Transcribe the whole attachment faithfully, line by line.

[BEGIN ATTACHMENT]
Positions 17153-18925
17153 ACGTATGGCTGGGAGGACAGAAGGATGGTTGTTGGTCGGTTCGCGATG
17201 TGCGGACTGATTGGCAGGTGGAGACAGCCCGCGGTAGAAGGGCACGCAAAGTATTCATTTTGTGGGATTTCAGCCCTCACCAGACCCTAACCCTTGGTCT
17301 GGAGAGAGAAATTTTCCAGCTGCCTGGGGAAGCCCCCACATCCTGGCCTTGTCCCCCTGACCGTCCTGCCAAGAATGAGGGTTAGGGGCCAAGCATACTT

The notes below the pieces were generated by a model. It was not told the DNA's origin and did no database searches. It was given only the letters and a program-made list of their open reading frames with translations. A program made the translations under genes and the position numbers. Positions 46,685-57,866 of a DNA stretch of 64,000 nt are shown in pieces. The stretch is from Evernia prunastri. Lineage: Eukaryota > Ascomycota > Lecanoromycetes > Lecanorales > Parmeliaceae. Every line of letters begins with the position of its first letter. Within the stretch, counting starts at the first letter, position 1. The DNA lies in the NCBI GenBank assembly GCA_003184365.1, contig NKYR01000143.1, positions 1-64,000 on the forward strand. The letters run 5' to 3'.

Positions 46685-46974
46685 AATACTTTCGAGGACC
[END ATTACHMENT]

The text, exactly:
Positions 17153-18925
17153 ACGTATGGCTGGGAGGACAGAAGGATGGTTGTTGGTCGGTTCGCGATG
17201 TGCGGACTGATTGGCAGGTGGAGACAGCCCGCGGTAGAAGGGCACGCAAAGTATTCATTTTGTGGGATTTCAGCCCTCACCAGACCCTAACCCTTGGTCT
17301 GGAGAGAGAAATTTTCCAGCTGCCTGGGGAAGCCCCCACATCCTGGCCTTGTCCCCCTGACCGTCCTGCCAAGAATGAGGGTTAGGGGCCAAGCATACTT

The notes below the pieces were generated by a model. It was not told the DNA's origin and did no database searches. It was given only the letters and a program-made list of their open reading frames with translations. A program made the translations under genes and the position numbers. Positions 46,685-57,866 of a DNA stretch of 64,000 nt are shown in pieces. The stretch is from Evernia prunastri. Lineage: Eukaryota > Ascomycota > Lecanoromycetes > Lecanorales > Parmeliaceae. Every line of letters begins with the position of its first letter. Within the stretch, counting starts at the first letter, position 1. The DNA lies in the NCBI GenBank assembly GCA_003184365.1, contig NKYR01000143.1, positions 1-64,000 on the forward strand. The letters run 5' to 3'.

Positions 46685-46974
46685 AATACTTTCGAGGACC